In these articles you can read about one of the most entertaining and exciting parakeets in human care, the Australian Northiella genus.
The genus Bluebonnet Parakeets (Northiella) belonged years ago to the genus Red-rumped Parakeets (Psephotus). However, there are marked differences between the genus Bluebonnet and the genus of Red-rumped Parakeets, i.a. the Bluebonnets are somewhat larger and heavier birds, just as they have a different wing formula and have a significantly different - more pompous - and very conspicuous behaviour. In addition, there is no immediate visual dimorphism (i.e. visible difference) between the sexes, as is known in the genus Red-rumped Parakeets, cf. however below.
This genus has particularly attracted my attention, as it is brightly coloured in its own special way, to which is added its very lively, entertaining and often almost playful behaviour. The latter makes the Bluebonnet particularly attractive compared to many other Australian parakeets, which outside the breeding season can be quite sedentary and monotonous in their behaviour. The Bluebonnets are also extremely hardy birds that, like mainland birds, can withstand low temperatures, but not moisture and drafts. Its less good aspects include that the males are often very aggressive, and therefore they can only be kept in pairs alone in an aviary. The aggressive behaviour is probably the main reason why these birds have not gained even greater popularity in human care.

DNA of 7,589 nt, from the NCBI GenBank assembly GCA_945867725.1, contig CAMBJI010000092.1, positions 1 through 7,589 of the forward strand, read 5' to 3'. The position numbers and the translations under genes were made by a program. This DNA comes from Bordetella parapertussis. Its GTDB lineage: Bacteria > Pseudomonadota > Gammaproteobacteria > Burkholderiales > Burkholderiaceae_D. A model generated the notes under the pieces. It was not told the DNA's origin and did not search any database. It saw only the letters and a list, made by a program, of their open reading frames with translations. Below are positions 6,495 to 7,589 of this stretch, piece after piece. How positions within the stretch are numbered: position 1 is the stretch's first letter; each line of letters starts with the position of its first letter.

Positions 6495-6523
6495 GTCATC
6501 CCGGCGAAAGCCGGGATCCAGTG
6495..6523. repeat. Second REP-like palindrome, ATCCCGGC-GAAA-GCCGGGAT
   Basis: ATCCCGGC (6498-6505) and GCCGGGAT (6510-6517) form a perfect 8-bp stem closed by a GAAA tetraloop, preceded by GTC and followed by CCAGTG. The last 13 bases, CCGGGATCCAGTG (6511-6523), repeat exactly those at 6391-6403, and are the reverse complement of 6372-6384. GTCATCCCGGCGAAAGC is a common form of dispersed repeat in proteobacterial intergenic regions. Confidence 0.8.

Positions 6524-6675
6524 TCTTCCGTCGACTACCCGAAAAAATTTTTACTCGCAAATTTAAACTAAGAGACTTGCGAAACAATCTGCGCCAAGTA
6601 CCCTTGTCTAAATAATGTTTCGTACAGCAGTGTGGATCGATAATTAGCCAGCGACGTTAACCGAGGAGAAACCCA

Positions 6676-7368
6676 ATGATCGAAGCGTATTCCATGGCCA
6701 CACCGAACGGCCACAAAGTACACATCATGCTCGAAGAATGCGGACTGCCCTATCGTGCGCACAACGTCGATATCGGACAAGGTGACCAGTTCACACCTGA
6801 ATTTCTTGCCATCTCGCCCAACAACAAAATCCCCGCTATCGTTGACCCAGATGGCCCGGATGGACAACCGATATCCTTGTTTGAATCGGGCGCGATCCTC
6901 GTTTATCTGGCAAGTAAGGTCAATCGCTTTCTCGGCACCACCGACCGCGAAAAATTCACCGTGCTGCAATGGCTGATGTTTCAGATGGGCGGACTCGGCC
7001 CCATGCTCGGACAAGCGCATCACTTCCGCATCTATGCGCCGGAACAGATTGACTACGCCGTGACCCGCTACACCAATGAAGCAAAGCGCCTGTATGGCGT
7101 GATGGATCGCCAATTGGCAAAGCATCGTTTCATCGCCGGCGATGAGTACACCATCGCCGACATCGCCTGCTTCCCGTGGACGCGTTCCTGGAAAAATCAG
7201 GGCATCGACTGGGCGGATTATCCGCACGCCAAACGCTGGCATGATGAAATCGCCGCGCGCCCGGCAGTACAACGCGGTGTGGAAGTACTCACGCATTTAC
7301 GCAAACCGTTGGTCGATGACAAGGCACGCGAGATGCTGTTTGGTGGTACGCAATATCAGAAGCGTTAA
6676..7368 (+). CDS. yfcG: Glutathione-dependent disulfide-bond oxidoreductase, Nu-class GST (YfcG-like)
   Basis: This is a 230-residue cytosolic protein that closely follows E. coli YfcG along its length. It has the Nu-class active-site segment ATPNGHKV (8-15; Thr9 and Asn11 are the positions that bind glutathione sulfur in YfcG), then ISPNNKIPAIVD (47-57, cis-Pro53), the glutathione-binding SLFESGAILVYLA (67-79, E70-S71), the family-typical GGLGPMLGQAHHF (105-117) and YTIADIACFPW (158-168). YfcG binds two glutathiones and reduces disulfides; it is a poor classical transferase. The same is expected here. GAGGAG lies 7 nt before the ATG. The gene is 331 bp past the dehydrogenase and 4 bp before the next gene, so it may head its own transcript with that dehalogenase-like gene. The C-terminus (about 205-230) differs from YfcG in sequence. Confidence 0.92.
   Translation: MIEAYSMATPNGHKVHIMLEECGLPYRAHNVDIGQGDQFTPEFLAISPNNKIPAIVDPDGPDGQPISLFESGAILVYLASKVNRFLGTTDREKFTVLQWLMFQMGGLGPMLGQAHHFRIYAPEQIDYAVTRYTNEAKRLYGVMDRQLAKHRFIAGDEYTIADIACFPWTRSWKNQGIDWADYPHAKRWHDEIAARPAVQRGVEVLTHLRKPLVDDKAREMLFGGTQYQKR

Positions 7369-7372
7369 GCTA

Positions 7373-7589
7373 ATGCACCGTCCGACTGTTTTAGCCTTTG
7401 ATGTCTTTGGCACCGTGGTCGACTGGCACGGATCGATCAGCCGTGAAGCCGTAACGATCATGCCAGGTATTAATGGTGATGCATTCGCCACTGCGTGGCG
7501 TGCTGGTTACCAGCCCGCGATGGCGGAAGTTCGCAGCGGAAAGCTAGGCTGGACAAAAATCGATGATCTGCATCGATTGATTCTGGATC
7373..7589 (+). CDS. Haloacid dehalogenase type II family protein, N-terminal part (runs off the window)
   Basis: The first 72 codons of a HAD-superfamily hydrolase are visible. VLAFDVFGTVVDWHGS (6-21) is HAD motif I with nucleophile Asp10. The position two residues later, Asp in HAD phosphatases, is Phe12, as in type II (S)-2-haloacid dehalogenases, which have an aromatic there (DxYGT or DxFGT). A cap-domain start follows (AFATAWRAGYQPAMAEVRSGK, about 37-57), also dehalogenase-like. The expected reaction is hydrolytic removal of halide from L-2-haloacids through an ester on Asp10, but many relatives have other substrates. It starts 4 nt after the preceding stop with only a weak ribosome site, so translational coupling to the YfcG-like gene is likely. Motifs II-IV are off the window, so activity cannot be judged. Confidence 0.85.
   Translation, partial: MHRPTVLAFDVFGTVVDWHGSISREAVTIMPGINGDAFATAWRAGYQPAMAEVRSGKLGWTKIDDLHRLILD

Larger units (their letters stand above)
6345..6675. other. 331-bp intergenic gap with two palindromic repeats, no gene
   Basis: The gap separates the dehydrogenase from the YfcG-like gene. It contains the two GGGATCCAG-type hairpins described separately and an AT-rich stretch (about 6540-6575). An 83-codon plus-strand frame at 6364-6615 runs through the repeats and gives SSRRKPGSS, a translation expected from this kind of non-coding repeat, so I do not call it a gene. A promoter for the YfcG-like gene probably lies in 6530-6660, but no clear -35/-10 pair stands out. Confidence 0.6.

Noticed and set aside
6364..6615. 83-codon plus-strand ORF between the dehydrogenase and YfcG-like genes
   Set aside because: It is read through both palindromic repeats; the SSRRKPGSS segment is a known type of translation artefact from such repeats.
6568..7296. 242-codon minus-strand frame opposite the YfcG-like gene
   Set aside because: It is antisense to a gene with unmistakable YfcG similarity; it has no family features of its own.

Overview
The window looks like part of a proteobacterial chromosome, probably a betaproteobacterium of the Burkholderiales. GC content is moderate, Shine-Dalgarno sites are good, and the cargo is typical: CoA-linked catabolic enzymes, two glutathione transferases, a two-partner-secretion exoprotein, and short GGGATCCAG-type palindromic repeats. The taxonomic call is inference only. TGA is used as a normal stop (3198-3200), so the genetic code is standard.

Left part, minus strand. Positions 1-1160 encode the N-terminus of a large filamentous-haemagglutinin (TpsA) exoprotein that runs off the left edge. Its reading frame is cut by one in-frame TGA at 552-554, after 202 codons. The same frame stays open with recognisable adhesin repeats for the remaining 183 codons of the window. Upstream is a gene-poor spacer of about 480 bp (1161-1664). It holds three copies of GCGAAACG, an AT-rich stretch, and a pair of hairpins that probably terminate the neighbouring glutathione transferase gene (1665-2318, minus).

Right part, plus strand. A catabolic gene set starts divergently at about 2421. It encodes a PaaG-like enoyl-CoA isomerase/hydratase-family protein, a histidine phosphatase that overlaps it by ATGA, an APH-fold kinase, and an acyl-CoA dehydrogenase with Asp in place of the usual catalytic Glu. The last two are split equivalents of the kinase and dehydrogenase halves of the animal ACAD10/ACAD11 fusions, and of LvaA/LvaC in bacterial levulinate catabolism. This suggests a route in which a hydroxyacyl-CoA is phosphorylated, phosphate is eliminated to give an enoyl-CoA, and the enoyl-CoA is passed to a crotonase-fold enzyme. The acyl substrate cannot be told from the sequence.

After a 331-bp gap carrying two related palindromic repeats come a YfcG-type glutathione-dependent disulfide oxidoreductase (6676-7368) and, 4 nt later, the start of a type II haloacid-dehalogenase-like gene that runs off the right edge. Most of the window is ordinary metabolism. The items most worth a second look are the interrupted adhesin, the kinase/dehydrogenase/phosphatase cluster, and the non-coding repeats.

In the above mentioned articles you - among many other things - can read about:
About the applicable biological classification for the genus Bluebonnet (Northiella) under Species Overview.
About the nominate subspecies, Yellow-vented Bluebonnet, i.a. about the national program previously established in Germany to protect pure-species specimens in human care.
About the most widespread subspecies in human care, the Red-vented Bluebonnet, which is the absolute most colourful of all the forms, and around which a great deal of breeding work is done to make them as "red" as possible.
About the Pallid Bluebonnet, which is considered by some to be a variant of the nominate subspecies, but which is in fact a scientifically recognized subspecies.
About the subspecies, Naretha Bluebonnet, which is a great rarity in human care, but certainly not in the wild, and which, until the colonization of Australia, has lived in vast desert-like areas without access to surface water.
These birds are under no circumstances suitable to be kept in cages, but only in aviaries in pairs alone. In a large aviary, its flying skills come into play, and you will only experience the positive aspects of its behaviour when the pair is kept alone in the aviary.
Australia is home to some of the world's most beautiful parrot species, including parakeets, so it has been very surprising to learn that the country's post office has issued relatively few stamps featuring Australian parrots. Unfortunately, these stamp issues do not include Bluebonnets, either under the Psephotus or Northiella genus names, so in this article we regrettably have to limit ourselves to illustrating these birds via photos.
Conceived/Updated: 05.12.2010 / 29.01.2024
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